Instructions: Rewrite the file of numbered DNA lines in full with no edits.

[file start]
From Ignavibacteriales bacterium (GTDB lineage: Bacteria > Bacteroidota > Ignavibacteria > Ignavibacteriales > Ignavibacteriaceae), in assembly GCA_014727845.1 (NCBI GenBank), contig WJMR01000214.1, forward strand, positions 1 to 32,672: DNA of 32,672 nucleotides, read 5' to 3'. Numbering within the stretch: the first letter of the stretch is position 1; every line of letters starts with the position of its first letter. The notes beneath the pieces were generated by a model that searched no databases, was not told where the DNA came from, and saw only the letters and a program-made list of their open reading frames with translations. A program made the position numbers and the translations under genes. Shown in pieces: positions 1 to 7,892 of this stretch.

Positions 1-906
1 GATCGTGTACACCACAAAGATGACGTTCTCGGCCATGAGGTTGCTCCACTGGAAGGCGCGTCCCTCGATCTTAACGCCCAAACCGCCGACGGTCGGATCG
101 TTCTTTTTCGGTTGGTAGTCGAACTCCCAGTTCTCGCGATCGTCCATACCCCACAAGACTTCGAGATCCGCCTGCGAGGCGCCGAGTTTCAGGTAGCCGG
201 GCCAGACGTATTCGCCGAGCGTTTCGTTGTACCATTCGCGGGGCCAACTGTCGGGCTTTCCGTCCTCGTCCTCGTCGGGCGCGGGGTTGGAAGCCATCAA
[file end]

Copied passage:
From Ignavibacteriales bacterium (GTDB lineage: Bacteria > Bacteroidota > Ignavibacteria > Ignavibacteriales > Ignavibacteriaceae), in assembly GCA_014727845.1 (NCBI GenBank), contig WJMR01000214.1, forward strand, positions 1 to 32,672: DNA of 32,672 nucleotides, read 5' to 3'. Numbering within the stretch: the first letter of the stretch is position 1; every line of letters starts with the position of its first letter. The notes beneath the pieces were generated by a model that searched no databases, was not told where the DNA came from, and saw only the letters and a program-made list of their open reading frames with translations. A program made the position numbers and the translations under genes. Shown in pieces: positions 1 to 7,892 of this stretch.

Positions 1-906
1 GATCGTGTACACCACAAAGATGACGTTCTCGGCCATGAGGTTGCTCCACTGGAAGGCGCGTCCCTCGATCTTAACGCCCAAACCGCCGACGGTCGGATCG
101 TTCTTTTTCGGTTGGTAGTCGAACTCCCAGTTCTCGCGATCGTCCATACCCCACAAGACTTCGAGATCCGCCTGCGAGGCGCCGAGTTTCAGGTAGCCGG
201 GCCAGACGTATTCGCCGAGCGTTTCGTTGTACCATTCGCGGGGCCAACTGTCGGGCTTTCCGTCCTCGTCCTCGTCGGGCGCGGGGTTGGAAGCCATCAA